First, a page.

Press Release
May 26, 2006


Senate Minority Leader Aquilino Q. Pimentel, Jr. (PDP-Laban) today blamed the misallocation and misuse of the limited resources of the nation for its slow economic growth.

Pimentel decried that huge sums of public funds were diverted to give President Gloria Macapagal-Arroyo an artificial victory in the 2004 elections and to buy the loyalty of politicians and save her from impeachment last year.

At the Senate, we are grappling with the problem of what we see as a misallocation of the meager resources of the nation, the minority leader said at the forum entitled In Search for Reforms for Long-Term Growth and Prosperity sponsored by the Business World and Action for Economic Reforms at the Discovery Suites, Ortigas, Pasig City.

While statistics claimed that the countrys gross domestic product grew by 6 percent in 2004, Pimentel said that the GDP growth slipped to a disappointing 5.1 percent in 2005.

He said the National Statistics Coordination Board sunk a deeper doubt into the numbers by noting the wide statistical discrepancy in computing the GDP rate. Thus, the dissenting views of the NSCB suggests that the growth was even lower.

Pimentel said the Senate is doing its part to eliminate wasteful and uneconomical spending by cutting off the huge allocations for patently partisan activities such as the P5 billion Kilos Asenso and the P3.69 billion Kalayaan Barangay program under the 2006 national budget.

He said the unwise use of the nations resources, aggravated by graft and corruption, has put the ordinary Filipinos at a great disadvantage in terms of uplifting their economic and social conditions.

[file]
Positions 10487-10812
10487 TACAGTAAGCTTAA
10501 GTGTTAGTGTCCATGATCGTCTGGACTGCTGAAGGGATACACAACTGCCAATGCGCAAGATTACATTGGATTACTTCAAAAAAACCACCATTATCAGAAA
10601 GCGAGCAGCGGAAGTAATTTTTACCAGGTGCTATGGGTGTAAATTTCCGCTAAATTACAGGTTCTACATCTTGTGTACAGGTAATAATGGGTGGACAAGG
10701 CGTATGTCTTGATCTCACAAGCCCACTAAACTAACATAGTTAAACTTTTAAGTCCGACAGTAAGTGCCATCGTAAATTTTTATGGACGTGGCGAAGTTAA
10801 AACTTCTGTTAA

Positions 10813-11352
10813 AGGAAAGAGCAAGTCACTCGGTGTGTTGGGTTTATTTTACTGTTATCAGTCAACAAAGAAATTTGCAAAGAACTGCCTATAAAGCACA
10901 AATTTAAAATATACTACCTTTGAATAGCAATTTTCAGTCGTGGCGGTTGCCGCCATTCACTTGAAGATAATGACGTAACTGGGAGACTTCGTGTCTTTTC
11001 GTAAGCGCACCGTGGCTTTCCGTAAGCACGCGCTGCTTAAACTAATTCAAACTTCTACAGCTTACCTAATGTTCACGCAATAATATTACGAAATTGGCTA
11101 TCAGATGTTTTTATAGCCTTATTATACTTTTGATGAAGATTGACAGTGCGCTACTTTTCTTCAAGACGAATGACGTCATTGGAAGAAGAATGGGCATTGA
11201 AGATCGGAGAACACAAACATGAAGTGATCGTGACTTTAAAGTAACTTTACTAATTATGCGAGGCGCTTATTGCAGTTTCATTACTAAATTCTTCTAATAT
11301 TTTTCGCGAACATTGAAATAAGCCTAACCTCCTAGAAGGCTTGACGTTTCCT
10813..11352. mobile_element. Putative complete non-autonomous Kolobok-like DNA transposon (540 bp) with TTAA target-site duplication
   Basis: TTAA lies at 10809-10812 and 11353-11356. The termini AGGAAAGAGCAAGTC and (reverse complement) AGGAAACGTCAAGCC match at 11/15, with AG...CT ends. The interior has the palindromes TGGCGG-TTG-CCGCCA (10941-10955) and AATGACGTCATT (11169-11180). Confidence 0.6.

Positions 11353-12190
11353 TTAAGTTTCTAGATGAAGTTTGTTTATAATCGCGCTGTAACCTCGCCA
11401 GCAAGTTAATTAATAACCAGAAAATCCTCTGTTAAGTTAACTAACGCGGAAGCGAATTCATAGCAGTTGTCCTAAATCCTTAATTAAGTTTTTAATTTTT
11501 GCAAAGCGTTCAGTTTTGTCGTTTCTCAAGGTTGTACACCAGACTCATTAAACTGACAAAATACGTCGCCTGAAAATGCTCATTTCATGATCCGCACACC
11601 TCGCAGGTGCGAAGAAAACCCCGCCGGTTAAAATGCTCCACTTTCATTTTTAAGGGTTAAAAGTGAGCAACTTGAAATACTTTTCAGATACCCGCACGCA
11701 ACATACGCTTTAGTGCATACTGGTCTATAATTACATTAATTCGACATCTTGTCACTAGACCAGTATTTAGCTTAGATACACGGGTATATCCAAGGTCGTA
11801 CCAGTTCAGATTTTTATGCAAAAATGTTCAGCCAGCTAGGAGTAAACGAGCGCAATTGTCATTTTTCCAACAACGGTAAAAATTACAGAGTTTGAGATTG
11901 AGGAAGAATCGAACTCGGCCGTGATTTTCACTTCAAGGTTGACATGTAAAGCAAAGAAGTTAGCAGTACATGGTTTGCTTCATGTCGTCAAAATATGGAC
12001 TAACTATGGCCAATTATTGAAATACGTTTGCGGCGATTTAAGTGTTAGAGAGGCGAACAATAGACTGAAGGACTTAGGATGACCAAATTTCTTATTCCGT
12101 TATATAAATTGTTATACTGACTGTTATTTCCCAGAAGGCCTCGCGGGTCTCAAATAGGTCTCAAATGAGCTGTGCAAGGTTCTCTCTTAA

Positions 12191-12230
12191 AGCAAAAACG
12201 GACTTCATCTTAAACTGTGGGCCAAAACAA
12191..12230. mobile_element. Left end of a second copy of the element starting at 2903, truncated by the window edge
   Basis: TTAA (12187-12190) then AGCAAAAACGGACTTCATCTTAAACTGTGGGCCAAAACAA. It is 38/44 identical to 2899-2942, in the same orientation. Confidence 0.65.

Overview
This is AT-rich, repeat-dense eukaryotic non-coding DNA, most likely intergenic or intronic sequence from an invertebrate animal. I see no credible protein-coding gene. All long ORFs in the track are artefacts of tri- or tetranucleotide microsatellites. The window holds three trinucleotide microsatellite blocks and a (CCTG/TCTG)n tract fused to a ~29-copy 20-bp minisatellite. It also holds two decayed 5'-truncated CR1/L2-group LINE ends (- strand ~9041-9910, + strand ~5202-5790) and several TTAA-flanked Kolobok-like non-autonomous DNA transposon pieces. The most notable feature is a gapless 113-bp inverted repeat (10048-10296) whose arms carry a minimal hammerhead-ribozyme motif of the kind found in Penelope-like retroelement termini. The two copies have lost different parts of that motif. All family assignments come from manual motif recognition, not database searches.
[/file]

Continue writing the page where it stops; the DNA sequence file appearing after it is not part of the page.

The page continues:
Pimentel cited the troubling report from the Swiss-based International Institute of Management Development (IIMD) as published in the 2006 World Competitiveness Yearbook, that out of 61 countries surveyed, the Philippines was ranked last in basic infrastructure, 58th in scientific infrastructure, 57th in education, 53rd in health environment and 37th in technological infrastructure.

According to the IIMD report, the Philippines was at the lowest rung in pupil-to-teacher ratio for secondary education; second to the last in total health expenditure and second to the last in total expenditure on research and development as a proportion to the GDP.

Without these crucial infrastructures, without fundamental education, without a healthy environment, no nation can claim development, Pimentel said.

Whether or not the GDP growth rate last year was accurate, Pimentel said the economic growth was unsustainable because it was not investment-led but consumption-induced, thanks to the heavy remittances of overseas Filipino workers.

Pimentel noted that shopping malls have on the main benefited from this phenomenon.

Although malls are not bad in themselves, Pimentel said had the moneys in the hands of the people been funneled into the establishment of factories, then, more people could be employed, more mouths could be fed, more houses could be constructed to shelter people with more stability.

Today, we continue to see people trooping to the malls, it is a good thing. At least to some of our people, they have money to go to the malls, stroll in its cool ambiance and shop, he said. Yet deep down in my mind, I fear that the people taking in the sights at the malls and buying this and that item is not the thing that will propel the country out of the mire of poverty.

Pimentel stressed that long-term growth needs a high rate of savings of the people which the Philippines does not have. He also underscored the need to make industries more competitive, and lessen, if not, eradicate corruption and make the country more politically stable.

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